The alternative approach would be to do the authentication from Javascript ourselves - there's a handy script library for that too so I can write a page something like;

<body onload="Loaded()">
    <form id="form1" runat="server">
    <div>
        <asp:ScriptManager ID="ScriptManager1" runat="server">
            <Scripts>
                <asp:ScriptReference Path="~/DataService.js" />
            </Scripts>
        </asp:ScriptManager>
        <div>
        <input type="text" value="Username goes here" id="name" />
        </div>        
        <div>
        <input type="text" value="Password goes here" id="password" />
        </div>                
        <input type="button" value="Login" onclick="Login()" />
        <input type="button" value="Get Data" onclick="GetData()" />
        <input type="button" value="Logout" onclick="Logout()" />
        <div id="MyResults" />
    </div>
    </form>
</body>

and then have script;

        function Loaded()
        {
            Sys.Services.AuthenticationService.set_defaultFailedCallback(
                onFailedLogin);
        }
        function Login()
        {
            if (!Sys.Services.AuthenticationService.get_isLoggedIn())
            {
                Sys.Services.AuthenticationService.login(
                    $get("name").value,
                    $get("password").value,
                    false);
            }
        }
        function Logout()
        {
            if (Sys.Services.AuthenticationService.get_isLoggedIn())
            {
                Sys.Services.AuthenticationService.logout();
            }
        }
        function GetData()
        {
            var service = new Sys.Data.DataService("Secure/Service.svc");
            service.query("Customers?$filter=Country eq 'UK'", onSuccess,
                onFailure);
        }
        function onFailedLogin(error, context, methodName)
        {
            alert("Failed to log in, sorry");
        }
        function onFailure()
        {
            alert("Failed to get data, sorry");
        }

And that seems to largely do what I'd want it to do.

Of course, the next question is what to do about authorisation?  but that's another story.


Posted Tue, May 27 2008 7:22 AM by mtaulty

Comments

Project Astoria Team Blog wrote Securing Data Services
on Tue, May 27 2008 9:58 PM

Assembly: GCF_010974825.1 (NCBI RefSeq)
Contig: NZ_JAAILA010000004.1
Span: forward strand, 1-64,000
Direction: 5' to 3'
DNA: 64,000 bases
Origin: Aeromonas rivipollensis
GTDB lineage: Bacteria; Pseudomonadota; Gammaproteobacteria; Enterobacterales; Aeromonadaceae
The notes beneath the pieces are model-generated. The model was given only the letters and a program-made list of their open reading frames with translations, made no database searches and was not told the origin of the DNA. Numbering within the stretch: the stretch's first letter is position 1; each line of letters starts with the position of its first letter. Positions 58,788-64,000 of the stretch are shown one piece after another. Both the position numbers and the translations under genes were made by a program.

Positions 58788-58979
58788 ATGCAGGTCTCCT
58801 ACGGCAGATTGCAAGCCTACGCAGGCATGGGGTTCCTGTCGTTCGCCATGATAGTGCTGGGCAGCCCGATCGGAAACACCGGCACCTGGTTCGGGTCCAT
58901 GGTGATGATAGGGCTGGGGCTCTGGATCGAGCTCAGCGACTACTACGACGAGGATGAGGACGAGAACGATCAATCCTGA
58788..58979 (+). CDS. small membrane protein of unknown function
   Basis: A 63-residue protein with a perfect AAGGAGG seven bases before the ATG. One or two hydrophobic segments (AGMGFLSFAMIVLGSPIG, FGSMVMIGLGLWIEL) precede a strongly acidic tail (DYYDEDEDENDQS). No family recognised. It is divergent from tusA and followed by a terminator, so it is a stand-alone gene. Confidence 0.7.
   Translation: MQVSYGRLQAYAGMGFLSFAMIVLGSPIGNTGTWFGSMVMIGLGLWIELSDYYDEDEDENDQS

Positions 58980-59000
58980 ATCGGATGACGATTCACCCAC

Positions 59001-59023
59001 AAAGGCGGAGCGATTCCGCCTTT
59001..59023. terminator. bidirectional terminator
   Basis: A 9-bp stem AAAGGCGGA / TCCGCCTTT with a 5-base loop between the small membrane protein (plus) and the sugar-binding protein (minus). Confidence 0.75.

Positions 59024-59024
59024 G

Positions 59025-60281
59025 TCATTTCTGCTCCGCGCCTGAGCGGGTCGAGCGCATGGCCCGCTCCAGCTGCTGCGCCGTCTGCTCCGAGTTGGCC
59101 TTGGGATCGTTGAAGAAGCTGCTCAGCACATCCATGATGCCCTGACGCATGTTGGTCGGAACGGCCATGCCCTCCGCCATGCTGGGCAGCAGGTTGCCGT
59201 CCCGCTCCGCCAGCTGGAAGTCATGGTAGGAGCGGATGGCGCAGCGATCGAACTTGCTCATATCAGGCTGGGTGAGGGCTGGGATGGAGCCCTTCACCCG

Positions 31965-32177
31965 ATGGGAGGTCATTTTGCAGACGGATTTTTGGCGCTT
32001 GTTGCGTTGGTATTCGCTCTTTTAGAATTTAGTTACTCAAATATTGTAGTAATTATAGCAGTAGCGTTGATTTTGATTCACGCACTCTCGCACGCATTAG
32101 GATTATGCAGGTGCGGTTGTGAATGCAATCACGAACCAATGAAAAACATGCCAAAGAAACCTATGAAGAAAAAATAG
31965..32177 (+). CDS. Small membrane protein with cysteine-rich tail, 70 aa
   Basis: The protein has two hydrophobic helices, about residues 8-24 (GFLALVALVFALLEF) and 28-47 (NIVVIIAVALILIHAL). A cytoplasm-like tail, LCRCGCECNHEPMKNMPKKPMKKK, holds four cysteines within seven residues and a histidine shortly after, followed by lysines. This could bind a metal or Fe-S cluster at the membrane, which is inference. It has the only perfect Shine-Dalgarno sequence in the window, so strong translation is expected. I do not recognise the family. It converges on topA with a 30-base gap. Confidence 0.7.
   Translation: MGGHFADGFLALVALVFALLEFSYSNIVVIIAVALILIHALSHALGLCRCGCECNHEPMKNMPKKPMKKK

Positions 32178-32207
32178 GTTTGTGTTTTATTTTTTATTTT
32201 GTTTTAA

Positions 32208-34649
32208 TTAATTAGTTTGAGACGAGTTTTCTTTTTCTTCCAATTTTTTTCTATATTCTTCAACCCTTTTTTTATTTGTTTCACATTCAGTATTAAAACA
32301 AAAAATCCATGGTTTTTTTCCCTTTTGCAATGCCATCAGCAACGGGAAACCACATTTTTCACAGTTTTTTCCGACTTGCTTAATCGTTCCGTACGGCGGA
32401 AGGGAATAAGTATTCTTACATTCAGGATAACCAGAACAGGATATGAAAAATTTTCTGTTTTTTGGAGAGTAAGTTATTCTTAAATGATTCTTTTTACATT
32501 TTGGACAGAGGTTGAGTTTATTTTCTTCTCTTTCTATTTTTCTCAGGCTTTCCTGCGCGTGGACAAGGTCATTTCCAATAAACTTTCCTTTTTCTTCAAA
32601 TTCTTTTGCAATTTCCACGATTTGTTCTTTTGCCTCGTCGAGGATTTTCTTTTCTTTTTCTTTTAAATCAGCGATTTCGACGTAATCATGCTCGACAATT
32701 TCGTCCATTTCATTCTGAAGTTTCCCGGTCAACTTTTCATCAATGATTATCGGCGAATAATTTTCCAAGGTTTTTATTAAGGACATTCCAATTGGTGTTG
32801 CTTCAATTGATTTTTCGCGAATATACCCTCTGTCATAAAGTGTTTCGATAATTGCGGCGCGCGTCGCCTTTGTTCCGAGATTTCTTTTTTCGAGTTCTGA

We have received a lot of questions lately about how to authenticate calls to an ADO.NET Data Service.
Christopher Steen wrote Link Listing - May 27, 2008
on Tue, May 27 2008 11:46 PM
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Christopher Steen wrote Link Listing - May 27, 2008
on Tue, May 27 2008 11:46 PM
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on Wed, May 28 2008 7:14 AM
Mike Taulty's Blog wrote ADO.NET Data Services - Batching in Action
on Thu, May 29 2008 12:06 PM
I did a talk on Data Services at DevDays, Amsterdam last week and so I had to take a rather speedy look...
Mike Taulty's Blog wrote ADO.NET Data Services - Concurrency in Action
on Fri, May 30 2008 6:59 AM
Just like for batching, there's a great explanation of how concurrency looks in ADO.NET Data Services...
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on Mon, Jun 2 2008 1:33 PM
Mike Taulty's Blog wrote Authorising with ADO.NET Data Services
on Tue, Jun 3 2008 1:23 AM
Once we've got a request authenticated the next thing we might want to consider is authorising those...
new windows based form control in net framework wrote new windows based form control in net framework
on Thu, Jun 12 2008 2:57 AM
Hot Topics wrote Mike Taulty beats on ADO.NET Data Services new features
on Fri, Jun 13 2008 6:27 AM
Rather than just listing what&amp;#39;s new, Mike tries them all out! Yay Mike. First he tackles Authentication
which control called asp function wrote which control called asp function
on Sun, Jun 22 2008 9:38 PM
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on Sun, Jun 22 2008 11:40 PM
求索者 wrote Ado.net data service资料
on Sat, Jul 5 2008 2:00 AM
一、资源链接: 二、知识文章链接:
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on Sat, Aug 2 2008 6:33 PM
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on Mon, Sep 15 2008 7:00 AM